As for the gear ratios am I correct in thinking the 5700 will be smoother shifting, not as low a low gear and a higher high gear capable of higher speed?

    Thing is that sort of thing can be worn chain, worn cassette or as said, cable stretch and misaligned gears. Might just need a few turns of the barrel adjuster to get it sorted. Most bike shops will be happy to look at it for you too.
  • davisdavis Posts: 2,505
    j.anderson wrote:
    Hi, am new here. Hope I'm in the right place for this topic...

    A few weeks ago the chain started to slip on the rear cassette of my mid-drive e-bike. The chain had done about 1200km so I had it replaced, but the slip is still present.

    Although I cant see any major signs of wear on the rear cassette I think it may still need replacing. Does this sound about right?

    The factory standard cassette is a Shimano 10 Speed HG50 11x36 teeth, though I am interested to know if a Shimano 10 speed 105 5700 with 12x25 teeth will be compatible, and if so how would it compare? (My rear mech is Deore if that helps).

    Any advice would be much appreciated!


    I would say that doing about 900 miles would result in cassette wear. The easy way to tell is to look at the cassette teeth. If they're all pointy then it's worn, and that's the end of it. Look here for more.

    Honestly if you do that many miles without replacing stuff then I would just go with the HG50 (and feel no guilt about it whatsoever). The cheaper cassettes are stronger and heavier. The 5700 cassette is closer ratio teeth, which will probably result in very slightly smoother shifting, but only if you shorten your chain. You'll also lose some of the range of the cassette.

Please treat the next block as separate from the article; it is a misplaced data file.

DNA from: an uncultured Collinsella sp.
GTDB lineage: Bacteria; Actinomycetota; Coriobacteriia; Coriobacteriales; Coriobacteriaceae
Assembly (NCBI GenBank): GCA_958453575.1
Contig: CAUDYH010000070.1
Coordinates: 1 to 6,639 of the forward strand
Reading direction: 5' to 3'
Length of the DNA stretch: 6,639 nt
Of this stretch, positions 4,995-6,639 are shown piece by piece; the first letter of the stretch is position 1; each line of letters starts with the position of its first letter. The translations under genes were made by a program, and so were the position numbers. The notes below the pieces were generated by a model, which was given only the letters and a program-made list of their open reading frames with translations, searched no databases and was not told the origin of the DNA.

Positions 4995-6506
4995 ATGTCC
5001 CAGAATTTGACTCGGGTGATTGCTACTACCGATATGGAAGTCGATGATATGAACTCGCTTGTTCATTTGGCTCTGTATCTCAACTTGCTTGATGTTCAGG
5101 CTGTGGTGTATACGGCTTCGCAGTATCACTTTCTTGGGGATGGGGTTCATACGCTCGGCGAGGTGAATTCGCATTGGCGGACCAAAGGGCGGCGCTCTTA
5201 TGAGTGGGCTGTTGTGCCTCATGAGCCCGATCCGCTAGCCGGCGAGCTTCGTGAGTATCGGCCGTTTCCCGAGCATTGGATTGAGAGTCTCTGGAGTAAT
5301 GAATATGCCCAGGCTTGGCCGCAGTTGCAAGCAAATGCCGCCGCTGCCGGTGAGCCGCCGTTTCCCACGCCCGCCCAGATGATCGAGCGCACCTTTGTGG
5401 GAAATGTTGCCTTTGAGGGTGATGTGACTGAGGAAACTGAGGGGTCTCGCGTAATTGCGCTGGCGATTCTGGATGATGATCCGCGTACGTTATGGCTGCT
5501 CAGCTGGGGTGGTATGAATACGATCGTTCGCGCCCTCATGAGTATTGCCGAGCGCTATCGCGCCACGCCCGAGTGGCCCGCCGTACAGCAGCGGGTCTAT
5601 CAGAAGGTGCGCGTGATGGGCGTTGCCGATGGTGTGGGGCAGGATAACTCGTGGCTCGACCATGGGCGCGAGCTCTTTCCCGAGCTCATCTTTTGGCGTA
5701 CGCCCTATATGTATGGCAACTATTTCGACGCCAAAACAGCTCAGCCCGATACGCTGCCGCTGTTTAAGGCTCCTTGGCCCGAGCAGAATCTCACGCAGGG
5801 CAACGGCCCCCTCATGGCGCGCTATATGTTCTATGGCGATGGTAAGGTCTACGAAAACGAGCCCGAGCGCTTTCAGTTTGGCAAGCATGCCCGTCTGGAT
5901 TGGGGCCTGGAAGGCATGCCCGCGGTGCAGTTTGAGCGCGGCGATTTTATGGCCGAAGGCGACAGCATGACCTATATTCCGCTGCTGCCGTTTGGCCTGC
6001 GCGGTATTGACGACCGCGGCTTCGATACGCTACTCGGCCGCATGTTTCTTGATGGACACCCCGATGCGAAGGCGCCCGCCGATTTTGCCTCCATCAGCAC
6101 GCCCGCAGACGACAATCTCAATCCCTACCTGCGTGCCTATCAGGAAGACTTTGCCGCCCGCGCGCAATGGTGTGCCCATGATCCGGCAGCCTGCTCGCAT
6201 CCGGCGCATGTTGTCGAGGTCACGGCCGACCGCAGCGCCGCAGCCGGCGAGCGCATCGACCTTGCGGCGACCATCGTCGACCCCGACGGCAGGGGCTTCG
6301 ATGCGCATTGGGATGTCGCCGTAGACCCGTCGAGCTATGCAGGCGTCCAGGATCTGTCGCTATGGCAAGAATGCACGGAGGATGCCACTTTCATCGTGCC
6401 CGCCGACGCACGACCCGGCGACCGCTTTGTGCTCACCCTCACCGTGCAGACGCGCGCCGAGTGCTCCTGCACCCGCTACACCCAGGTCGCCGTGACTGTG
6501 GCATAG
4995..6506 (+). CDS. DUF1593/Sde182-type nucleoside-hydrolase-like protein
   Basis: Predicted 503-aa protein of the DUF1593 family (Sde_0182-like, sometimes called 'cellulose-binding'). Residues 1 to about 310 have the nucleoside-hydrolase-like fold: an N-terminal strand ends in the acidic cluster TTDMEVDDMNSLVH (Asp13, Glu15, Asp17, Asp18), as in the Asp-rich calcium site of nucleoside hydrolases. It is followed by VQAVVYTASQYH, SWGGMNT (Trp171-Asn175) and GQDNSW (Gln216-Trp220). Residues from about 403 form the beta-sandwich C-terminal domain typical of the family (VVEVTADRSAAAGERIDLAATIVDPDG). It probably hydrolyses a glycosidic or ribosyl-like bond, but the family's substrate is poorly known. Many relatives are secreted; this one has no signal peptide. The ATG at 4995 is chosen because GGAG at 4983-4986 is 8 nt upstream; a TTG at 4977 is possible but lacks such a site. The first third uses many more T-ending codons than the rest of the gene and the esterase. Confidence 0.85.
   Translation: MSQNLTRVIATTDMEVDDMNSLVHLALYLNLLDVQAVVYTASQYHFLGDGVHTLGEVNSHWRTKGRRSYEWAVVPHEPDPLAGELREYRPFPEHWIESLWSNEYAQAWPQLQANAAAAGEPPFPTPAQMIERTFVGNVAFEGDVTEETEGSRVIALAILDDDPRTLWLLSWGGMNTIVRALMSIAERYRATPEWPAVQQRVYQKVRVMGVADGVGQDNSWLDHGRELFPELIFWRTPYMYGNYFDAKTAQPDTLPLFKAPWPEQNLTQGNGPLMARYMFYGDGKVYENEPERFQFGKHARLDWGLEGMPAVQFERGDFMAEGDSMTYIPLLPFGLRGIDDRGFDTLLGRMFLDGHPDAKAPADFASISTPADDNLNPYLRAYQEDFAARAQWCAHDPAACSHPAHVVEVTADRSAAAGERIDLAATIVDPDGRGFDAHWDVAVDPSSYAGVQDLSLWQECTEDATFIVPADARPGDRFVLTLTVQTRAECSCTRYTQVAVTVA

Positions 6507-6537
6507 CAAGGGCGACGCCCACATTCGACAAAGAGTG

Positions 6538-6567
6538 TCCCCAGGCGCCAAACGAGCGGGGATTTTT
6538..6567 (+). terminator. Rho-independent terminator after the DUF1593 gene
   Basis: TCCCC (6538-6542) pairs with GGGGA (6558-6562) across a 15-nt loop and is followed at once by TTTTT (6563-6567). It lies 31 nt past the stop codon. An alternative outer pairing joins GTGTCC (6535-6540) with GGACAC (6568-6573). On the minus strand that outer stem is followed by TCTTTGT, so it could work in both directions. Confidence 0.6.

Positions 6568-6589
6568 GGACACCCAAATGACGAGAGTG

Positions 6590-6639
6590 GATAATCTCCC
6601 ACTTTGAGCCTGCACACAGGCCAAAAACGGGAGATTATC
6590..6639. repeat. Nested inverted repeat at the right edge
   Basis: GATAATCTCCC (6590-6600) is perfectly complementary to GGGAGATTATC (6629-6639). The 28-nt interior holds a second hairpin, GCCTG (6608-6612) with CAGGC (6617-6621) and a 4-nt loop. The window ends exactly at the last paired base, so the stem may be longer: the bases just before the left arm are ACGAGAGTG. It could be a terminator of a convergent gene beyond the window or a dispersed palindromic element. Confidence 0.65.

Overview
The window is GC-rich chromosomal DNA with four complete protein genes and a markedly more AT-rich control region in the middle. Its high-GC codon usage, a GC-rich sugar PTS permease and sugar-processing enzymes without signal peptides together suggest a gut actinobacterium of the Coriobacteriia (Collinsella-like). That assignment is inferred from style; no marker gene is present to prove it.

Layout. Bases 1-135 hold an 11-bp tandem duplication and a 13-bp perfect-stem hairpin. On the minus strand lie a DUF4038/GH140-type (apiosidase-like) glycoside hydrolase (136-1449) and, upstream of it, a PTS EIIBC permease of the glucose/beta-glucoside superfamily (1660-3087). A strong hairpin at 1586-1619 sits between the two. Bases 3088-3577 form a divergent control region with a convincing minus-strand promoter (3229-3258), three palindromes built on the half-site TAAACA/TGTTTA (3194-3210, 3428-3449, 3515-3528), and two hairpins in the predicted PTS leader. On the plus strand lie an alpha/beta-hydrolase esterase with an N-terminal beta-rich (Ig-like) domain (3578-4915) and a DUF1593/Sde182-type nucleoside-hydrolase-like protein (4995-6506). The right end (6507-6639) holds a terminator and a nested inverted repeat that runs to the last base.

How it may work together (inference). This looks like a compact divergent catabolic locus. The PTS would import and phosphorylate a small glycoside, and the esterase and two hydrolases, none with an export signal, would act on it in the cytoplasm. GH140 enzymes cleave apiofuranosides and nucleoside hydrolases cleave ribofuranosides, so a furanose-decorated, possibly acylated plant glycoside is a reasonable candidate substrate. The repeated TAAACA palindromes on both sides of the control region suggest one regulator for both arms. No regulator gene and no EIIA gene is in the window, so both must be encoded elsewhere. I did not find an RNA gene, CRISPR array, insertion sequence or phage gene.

Sometimes parts break. Sometimes you crash. Sometimes it’s your fault.
  • The RookieThe Rookie Posts: 27,756
    davis wrote:

    I would say that doing about 900 miles would result in cassette wear.
    'Would' you say that because you know, or because you are guessing?

    My last cassette (bought used with unknown mileage) lasted 3200 miles (and 3 chains).
  • markhewitt1978markhewitt1978 Posts: 7,614
    Cassettes can last 300 miles or 10,000 miles, it entirely depends on the conditions, shifting under load, the condition of the chain etc. I knacked a cassette in 200 miles running it on a manky old chain. Current cassette has 1,500 miles and no sign of issues yet.
  • The RookieThe Rookie Posts: 27,756
    Agreed, but your also agreeing that saying 900 miles would (rather than could or may) result in cassette wear is wrong!
  • markhewitt1978markhewitt1978 Posts: 7,614
    The Rookie wrote:
    Agreed, but your also agreeing that saying 900 miles would (rather than could or may) result in cassette wear is wrong!

    Yup, it 'could' be. As said it's more likely cable stretch that's the issue.

    And for the OP, don't change to 5700, awful groupset. Get 4700 if you must.